We’ve just asserted that the notions of “teacher” and “teaching” are hotly contested.

Despite the great range of beliefs on these matters, however, some perspectives are encountered much more frequently than others. One in particular seems to prevail in the popular mindset, and it’s easily illustrated through an image search of the word teacher. We’ve just done exactly that, and the images below are reflective of the first five pictures that came up today:

Of course, image searches aren’t exactly scientifically rigorous research exercises, but we believe this sort of result gives a few clues into popular assumptions on what teaching is all about – that is, in this case, that teaching typically involves standing in front of people with a view toward demonstrating, highlighting, telling, or otherwise disseminating knowledge. (Many other issues are presented in these images, but we’ll leave those for later chapters.)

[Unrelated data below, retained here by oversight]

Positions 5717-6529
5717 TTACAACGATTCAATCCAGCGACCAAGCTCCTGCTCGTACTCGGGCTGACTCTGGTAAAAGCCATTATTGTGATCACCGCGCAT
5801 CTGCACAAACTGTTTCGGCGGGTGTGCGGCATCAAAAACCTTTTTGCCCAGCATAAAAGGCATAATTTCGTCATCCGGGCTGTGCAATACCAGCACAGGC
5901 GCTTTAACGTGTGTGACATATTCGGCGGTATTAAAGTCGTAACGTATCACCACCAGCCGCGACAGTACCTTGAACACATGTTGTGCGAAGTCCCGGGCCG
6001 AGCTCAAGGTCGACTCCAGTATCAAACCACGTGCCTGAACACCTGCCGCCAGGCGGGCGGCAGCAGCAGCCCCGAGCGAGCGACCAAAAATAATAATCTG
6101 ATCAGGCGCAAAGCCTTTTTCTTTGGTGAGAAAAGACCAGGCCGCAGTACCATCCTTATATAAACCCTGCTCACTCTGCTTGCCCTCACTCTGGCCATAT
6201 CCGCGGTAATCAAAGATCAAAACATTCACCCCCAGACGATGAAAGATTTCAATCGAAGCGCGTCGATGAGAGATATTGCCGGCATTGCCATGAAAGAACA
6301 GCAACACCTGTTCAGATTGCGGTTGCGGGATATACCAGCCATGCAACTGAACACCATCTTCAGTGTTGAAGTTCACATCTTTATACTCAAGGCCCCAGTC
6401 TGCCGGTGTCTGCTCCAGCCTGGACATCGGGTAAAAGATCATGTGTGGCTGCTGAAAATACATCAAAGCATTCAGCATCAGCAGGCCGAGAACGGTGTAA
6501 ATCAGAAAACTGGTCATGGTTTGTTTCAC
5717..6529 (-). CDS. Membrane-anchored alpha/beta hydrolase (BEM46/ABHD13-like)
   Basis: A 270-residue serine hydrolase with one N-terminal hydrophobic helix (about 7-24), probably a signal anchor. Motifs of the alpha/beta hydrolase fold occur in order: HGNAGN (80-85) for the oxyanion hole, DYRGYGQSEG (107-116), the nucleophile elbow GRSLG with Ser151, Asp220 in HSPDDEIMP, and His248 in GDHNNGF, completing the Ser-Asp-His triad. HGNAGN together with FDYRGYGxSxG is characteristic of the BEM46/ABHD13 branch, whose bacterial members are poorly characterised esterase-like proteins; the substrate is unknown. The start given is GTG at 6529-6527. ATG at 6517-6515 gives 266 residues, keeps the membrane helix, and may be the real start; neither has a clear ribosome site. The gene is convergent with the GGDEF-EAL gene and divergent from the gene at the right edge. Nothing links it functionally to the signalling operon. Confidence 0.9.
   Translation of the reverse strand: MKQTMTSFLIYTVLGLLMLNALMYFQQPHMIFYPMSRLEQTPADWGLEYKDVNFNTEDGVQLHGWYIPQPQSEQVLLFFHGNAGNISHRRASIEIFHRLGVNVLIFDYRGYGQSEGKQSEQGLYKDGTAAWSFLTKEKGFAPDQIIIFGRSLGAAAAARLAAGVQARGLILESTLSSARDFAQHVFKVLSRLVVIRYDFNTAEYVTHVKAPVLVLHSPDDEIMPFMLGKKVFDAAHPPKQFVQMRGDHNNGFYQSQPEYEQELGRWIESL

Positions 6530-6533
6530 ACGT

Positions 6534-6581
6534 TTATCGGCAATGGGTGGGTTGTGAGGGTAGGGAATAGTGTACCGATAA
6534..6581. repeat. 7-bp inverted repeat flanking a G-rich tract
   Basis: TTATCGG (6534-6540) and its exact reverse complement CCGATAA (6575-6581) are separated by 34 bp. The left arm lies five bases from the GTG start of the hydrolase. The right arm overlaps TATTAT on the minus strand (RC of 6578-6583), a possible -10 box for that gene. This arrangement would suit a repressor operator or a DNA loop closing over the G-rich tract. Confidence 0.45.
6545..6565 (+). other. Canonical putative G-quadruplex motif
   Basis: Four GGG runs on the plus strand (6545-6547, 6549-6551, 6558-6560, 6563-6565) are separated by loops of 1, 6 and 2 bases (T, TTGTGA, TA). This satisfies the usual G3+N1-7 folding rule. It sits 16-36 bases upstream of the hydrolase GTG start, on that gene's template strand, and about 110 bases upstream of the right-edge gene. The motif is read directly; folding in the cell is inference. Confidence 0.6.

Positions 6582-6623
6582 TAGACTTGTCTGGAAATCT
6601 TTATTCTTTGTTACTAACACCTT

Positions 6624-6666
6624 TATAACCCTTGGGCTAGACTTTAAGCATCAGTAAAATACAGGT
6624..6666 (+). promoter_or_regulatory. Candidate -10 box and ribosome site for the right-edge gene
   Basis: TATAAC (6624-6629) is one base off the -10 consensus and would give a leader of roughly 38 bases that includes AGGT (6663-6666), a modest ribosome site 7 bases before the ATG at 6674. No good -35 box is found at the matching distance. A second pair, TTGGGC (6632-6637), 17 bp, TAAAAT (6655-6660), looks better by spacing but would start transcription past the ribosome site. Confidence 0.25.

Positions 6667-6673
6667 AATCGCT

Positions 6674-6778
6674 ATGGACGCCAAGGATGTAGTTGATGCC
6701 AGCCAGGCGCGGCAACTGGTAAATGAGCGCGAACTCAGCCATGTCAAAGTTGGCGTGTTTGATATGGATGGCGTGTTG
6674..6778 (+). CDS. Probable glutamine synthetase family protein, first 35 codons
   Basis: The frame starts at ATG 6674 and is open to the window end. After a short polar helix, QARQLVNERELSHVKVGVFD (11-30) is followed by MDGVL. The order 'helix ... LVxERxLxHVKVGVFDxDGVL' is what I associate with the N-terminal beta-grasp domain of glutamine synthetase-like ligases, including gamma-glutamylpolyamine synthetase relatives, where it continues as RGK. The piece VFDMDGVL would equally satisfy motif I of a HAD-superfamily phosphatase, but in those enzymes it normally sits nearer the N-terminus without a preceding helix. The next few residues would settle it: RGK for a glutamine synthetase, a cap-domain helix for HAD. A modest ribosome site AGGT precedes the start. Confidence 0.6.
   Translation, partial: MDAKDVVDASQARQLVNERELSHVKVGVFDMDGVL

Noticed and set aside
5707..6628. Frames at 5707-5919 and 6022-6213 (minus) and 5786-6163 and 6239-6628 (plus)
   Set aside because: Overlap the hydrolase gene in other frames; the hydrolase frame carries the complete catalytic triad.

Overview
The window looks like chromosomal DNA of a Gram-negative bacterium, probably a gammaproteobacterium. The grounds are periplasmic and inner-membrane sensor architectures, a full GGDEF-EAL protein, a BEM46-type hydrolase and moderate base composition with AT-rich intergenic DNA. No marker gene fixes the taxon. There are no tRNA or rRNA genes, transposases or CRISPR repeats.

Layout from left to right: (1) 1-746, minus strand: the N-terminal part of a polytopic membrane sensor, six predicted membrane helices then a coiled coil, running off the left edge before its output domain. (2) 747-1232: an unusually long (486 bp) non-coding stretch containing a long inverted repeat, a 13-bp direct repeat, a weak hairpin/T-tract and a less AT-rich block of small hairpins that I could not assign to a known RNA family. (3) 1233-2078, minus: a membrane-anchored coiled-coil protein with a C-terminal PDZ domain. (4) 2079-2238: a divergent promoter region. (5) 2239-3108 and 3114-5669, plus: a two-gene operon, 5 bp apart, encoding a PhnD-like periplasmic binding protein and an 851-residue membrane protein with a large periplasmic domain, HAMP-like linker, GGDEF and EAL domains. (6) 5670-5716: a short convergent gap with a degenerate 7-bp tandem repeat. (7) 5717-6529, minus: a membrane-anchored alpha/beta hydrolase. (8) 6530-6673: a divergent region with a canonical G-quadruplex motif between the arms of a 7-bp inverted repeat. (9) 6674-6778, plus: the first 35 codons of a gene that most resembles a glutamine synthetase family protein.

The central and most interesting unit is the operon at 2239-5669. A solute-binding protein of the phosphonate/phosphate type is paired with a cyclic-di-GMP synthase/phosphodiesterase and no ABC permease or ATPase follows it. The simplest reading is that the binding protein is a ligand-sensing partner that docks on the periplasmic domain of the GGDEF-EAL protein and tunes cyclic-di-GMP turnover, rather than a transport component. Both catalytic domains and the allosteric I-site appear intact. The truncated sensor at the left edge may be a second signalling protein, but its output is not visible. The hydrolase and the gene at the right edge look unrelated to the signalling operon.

As it turns out, that meaning has been particularly stable in English for many centuries. Indeed, it traces back at least to the origins of the word teach, which is derived from the Proto-Indo-European word deik-,“to show, point out.” It is also related to the Old English tacn, meaning “sign” or “mark,” and the root of the modern word token. The notion of teaching, that is, originally had to do with gesturing toward relevant

signs, of orienting attentions toward significant features, of pointing.